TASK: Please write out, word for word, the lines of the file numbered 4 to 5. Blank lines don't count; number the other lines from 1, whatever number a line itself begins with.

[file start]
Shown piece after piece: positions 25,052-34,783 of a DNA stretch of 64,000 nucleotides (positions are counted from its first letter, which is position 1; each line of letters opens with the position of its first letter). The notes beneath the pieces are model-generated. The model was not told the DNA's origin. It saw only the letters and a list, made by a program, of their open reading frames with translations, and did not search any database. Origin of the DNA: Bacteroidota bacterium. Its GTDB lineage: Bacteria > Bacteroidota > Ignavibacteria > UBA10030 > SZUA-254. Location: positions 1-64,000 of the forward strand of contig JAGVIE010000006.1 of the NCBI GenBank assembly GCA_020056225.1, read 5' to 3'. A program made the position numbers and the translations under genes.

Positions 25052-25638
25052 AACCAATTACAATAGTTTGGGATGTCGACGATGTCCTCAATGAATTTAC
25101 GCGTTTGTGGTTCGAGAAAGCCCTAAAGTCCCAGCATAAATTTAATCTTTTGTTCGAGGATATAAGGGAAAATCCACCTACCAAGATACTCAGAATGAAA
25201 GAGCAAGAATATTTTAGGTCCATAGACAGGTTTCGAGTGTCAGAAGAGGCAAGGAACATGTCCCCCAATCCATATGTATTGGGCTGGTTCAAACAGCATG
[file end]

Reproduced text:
25101 GCGTTTGTGGTTCGAGAAAGCCCTAAAGTCCCAGCATAAATTTAATCTTTTGTTCGAGGATATAAGGGAAAATCCACCTACCAAGATACTCAGAATGAAA
25201 GAGCAAGAATATTTTAGGTCCATAGACAGGTTTCGAGTGTCAGAAGAGGCAAGGAACATGTCCCCCAATCCATATGTATTGGGCTGGTTCAAACAGCATG